Hayakawa

No. Professor Allison was one of my better teachers, and I remember--I don't even remember his name--the teacher of Latin was very, very good. He would read aloud Latin poems, presumably in a proper Roman accent, and I found that very inspiring. My French professor was something of a dramatist, and he would read French poetry to us, with theatrical gestures. He was very good.


Shearer

Did you study languages then, too? You must have kept on with Latin, and did you also study French?


Hayakawa

Yes, I studied French.


Shearer

Were you ambitious to write poetry?


Hayakawa

Oh, yes. I was ambitious to write, it didn't matter what, so long as it could get published.

[interruption]


McGill University (M.A.). 1928

Shearer

You were just telling me about the French teacher who read poetry in French with great dramatic flourish, which you found inspiring. How did you settle on McGill?



42
Hayakawa

Soon after graduating with my B.A. from the University of Manitoba, Gerard, Professor Allison's oldest son, and I decided to take a cattle train to Montreal for a summer adventure. I cannot reconstruct how or where we had our meals on that train or where we slept.

The reason we were getting a free ride across the continent is that, in the event of a train derailment or wreck, the cattle would start running away and the railroad wanted a few extra men on the train to help recapture them. We really had nothing to do--no duties--except in the event of a train wreck and escaping cattle. Fortunately, nothing happened to the train and we were left off when we reached Toronto. I don't remembers now how we got from Toronto to Montreal. But I do remember meeting a few men and women friends in Toronto.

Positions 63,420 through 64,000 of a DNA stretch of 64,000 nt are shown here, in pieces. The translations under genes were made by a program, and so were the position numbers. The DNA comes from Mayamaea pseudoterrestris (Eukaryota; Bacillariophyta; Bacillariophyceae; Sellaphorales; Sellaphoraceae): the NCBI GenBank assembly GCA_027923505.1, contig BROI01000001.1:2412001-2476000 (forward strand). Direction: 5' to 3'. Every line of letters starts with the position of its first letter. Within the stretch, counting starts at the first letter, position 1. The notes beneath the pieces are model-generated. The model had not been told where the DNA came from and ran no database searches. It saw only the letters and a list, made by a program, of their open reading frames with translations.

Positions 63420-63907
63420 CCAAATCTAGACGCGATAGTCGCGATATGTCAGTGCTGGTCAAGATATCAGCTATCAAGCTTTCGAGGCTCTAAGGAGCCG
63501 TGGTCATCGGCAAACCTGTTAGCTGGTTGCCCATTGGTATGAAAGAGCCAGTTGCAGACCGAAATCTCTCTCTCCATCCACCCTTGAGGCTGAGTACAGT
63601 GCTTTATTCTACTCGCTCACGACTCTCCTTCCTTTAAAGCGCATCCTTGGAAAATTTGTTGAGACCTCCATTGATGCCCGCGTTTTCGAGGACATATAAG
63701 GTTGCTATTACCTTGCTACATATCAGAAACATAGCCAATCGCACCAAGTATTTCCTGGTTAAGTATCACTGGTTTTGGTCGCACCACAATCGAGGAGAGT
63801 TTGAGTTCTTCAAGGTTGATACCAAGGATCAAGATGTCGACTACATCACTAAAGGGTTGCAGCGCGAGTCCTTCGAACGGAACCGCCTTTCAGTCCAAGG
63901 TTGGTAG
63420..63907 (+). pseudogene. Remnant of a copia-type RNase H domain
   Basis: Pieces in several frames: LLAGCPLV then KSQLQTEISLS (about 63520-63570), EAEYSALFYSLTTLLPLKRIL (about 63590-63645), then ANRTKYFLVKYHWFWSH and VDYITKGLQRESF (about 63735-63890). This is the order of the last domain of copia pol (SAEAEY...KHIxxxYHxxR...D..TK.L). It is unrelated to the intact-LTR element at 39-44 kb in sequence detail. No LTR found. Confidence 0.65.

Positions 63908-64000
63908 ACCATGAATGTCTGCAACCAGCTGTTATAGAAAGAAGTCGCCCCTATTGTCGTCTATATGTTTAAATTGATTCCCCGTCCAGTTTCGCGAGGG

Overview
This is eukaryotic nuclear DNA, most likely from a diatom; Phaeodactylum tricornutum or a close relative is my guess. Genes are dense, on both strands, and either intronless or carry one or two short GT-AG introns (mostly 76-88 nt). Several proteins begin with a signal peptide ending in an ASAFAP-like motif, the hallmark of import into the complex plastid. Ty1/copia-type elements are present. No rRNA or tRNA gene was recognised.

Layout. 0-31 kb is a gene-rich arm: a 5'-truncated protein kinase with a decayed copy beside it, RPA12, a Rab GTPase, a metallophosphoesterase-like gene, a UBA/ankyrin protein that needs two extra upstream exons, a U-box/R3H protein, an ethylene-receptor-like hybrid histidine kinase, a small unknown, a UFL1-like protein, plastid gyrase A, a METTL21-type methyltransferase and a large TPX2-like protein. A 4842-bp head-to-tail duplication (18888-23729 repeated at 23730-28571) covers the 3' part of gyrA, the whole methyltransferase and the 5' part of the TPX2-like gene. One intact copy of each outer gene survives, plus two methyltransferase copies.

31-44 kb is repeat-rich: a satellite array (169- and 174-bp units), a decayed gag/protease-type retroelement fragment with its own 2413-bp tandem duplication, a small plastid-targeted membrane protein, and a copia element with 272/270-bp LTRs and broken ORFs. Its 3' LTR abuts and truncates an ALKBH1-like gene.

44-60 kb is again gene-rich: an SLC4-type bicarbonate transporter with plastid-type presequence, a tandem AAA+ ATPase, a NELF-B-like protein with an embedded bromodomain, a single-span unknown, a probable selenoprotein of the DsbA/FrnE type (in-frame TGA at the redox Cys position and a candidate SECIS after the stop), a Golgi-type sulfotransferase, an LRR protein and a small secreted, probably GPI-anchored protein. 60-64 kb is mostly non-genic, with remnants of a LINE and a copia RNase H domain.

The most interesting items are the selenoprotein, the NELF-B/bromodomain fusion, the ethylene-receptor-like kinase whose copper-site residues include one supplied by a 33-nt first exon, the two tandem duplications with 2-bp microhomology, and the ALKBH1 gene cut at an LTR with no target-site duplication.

I had an uncle in Montreal, and my brother had gone to live with that uncle, Harold Saburo Hayakawa, and his English wife, Nora. Having found myself in Montreal, it naturally occurred to me to go to McGill University.


Shearer

Were there particular professors you had heard of?


Hayakawa

No, I didn't know a thing about McGill, except that it was Canada's most famous university.


Shearer

So you lived with your uncle and aunt--


Hayakawa

No, I didn't. I don't know how I organized this, but there was a student union building, and in the basement of that, there were a couple of rooms that could be occupied. I don't think I had to pay rent. I had to do some kind of chores for the building. So I stayed in that little basement room in the student union building for, I guess, almost two years. I worked for my M.A. degree there.


Shearer

Did Gerard or Carlyle follow with you to McGill, or did they go off to do other things?


Hayakawa

No. Carlyle went on to become a newspaper man and he spent the rest of his life at that. He died fairly young, in his sixties. Gerard died quite recently, on August 31 [1988], in Winnipeg. He was the oldest. He went to medical school and became a physician. I guess a reasonably successful one, but he's been retired from the medical profession for a long time now. He must have been eighty-six when he died. Their younger sister, Mary Jo, is the only one still alive. She lives in Vancouver.



43
Shearer

Do you remember Montreal in those days? What was it like to live there?


Hayakawa

Well, I loved McGill University very, very much. I enjoyed it. I wrote a column for the McGill Daily--I think that's the name of the paper--while I was there.


Shearer